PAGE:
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Bedale Beck
Watervin spate, spilling over a weir
The Harbour at Bedale
Other name(s) Burton Beck
Crakehall Beck
Leeming Beck
Newton Beck
Country England
State North Yorkshire
District Hambleton District
Physical characteristics
Length 25.7 mi (41.4 km)
Basin features
River system River Swale

Bedale Beck is a river that flows through the eastern end of Wensleydale and passes through Crakehall, Bedale and Leeming before entering the River Swale at a point between Morton-on-Swale and Gatenby. Between source and mouth its length is 25.7 miles (41 km).


The beck begins at Constable Burton with the confluence of three becks (Bellerby and Burton, Whipperdale and a third unnamed beck), all of which rise in the upland north of Leyburn, with Bellerby Beck spilling off the moor above the village of Bellerby. At Constable Burton it flows under the A684 road and between there and Patrick Brompton it is shown on maps as Burton Beck, Leeming Beck and Newton Beck. At Crakehall it is also named Crakehall Beck.

It takes on the name Bedale Beck proper just east of Crakehall before it flows south under the new A684 bypass and into the town of Bedale, where it forms the boundary between the civil parishes of Aiskew and Bedale. After Bedale it flows east then north, going under the A6055 road and the A1(M) before changing direction and going east along the northern edge of RAF Leeming. It joins the River Swale between Morton-on-Swale and Gatenby.


The beck was the location of water mills, at least two being recorded in the Bedale area by 1297. The most famous is the mill that still exists at Crakehall, which was renovated in 1980 and again in the new millennium and grinds corn on special open days. Both of the mills at Aiskew and Crakehall had millraces. Crakehall's is still there and transports water. The mill at Aiskew had closed but was reopened in 2010 as a community bakery.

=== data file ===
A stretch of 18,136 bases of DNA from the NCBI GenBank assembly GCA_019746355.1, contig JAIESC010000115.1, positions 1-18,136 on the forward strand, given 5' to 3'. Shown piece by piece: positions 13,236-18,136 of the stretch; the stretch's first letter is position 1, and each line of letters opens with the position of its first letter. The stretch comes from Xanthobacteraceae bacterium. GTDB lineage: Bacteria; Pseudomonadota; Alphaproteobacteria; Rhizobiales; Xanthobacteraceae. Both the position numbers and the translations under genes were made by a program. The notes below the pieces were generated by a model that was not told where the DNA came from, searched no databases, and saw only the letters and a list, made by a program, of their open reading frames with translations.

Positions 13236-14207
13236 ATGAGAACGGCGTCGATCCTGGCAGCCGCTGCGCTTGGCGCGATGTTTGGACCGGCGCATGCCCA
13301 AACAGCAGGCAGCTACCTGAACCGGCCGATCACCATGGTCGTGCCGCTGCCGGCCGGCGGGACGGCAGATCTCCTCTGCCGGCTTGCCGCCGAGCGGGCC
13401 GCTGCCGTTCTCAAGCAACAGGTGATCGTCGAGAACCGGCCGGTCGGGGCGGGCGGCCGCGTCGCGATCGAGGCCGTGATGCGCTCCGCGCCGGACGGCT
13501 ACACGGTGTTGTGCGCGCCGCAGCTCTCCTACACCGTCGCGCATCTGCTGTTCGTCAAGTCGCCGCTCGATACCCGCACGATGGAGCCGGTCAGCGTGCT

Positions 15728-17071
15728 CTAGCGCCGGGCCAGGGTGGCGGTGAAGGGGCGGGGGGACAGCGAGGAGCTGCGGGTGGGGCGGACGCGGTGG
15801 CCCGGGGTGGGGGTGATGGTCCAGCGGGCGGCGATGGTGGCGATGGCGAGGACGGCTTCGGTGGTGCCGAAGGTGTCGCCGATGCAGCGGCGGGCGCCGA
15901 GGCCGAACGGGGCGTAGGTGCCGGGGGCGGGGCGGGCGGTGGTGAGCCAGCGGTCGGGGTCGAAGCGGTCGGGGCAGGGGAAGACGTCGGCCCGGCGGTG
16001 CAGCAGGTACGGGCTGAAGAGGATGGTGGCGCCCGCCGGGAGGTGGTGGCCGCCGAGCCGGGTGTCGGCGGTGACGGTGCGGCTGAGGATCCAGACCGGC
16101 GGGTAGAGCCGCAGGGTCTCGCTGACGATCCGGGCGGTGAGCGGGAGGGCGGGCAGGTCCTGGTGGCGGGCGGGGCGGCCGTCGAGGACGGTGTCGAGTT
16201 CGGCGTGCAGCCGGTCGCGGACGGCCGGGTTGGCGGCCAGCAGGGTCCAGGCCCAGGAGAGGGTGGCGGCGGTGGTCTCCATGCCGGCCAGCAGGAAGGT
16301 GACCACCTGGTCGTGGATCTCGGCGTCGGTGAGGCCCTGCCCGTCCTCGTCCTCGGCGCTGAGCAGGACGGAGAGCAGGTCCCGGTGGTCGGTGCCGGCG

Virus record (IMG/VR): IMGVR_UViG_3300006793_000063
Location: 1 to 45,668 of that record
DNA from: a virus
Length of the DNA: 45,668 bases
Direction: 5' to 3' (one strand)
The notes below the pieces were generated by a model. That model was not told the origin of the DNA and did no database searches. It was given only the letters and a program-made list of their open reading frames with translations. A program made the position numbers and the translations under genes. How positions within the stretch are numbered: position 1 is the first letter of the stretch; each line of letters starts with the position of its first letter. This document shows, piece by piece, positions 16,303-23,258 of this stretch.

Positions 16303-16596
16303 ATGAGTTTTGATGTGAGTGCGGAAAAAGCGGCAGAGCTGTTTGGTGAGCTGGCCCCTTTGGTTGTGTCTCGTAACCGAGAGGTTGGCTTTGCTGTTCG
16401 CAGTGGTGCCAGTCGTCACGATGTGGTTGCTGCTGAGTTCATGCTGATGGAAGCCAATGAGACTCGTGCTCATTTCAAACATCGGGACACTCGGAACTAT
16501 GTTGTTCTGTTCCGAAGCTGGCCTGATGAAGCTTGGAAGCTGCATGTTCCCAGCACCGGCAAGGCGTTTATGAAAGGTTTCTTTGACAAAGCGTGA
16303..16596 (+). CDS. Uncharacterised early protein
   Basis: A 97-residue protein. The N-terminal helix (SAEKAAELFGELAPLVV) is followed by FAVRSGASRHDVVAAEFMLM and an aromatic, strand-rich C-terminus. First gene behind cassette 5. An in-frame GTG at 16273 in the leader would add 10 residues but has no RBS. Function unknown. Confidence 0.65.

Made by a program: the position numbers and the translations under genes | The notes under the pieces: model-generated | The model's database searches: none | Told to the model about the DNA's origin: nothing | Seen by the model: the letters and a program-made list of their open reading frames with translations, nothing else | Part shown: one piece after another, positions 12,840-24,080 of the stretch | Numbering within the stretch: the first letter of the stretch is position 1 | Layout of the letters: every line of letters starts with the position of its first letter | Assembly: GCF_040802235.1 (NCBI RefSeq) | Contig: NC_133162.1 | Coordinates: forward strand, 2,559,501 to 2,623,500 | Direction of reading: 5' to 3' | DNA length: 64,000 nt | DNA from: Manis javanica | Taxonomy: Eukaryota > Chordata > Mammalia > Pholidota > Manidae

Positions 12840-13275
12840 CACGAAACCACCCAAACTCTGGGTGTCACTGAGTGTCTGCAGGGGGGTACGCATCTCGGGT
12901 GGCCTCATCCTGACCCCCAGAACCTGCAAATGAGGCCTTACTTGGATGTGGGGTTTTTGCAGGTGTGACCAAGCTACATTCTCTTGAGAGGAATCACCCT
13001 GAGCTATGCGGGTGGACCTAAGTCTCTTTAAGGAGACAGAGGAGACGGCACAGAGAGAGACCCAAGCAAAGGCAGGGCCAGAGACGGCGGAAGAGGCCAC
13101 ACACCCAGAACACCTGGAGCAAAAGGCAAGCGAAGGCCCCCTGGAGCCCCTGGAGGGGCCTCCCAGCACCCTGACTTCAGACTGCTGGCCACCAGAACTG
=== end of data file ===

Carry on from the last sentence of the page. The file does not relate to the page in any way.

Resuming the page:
In the 18th century an attempt was made to make the beck navigable from Bedale to the River Swale. The plan was abandoned owing to a lack of investment and in 1855 the railway was opened, which superseded the plans for a canal. The area below the weir and the sluice gate are still known as 'The Harbour'. The scheme was part of a grander plan to convert the Swale into a navigation from the River Ure up to Bedale, which involved installing a lock just west of Leeming village, known as Leeming Lock. The lock survived until it was blown up in the Second World War, though no-one knows if it was deliberate or accidental. The plan also meant diverting the watercourse that flows past Floodbridge Farm and now joins Bedale Beck further downstream than previously.

Flooding on the beck has led to problems. In 1900 floodwaters undermined the trackbed of the railway line west of Bedale, causing a locomotive to derail and killing its fireman.


Along with others that feed into the River Swale in Hambleton, Bedale Beck has been identified as having poor ecological quality and having too much sediment entering the water, which damages the habitat for fish, raises phosphate levels and contributes to flooding.

Both Bedale and Leeming have been identified as being the main receptors of flooding along the beck owing to their low-lying and flat nature (especially between Bedale and Leeming, which has been described as a 'level floodplain') in comparison to the rest of the beck's course.

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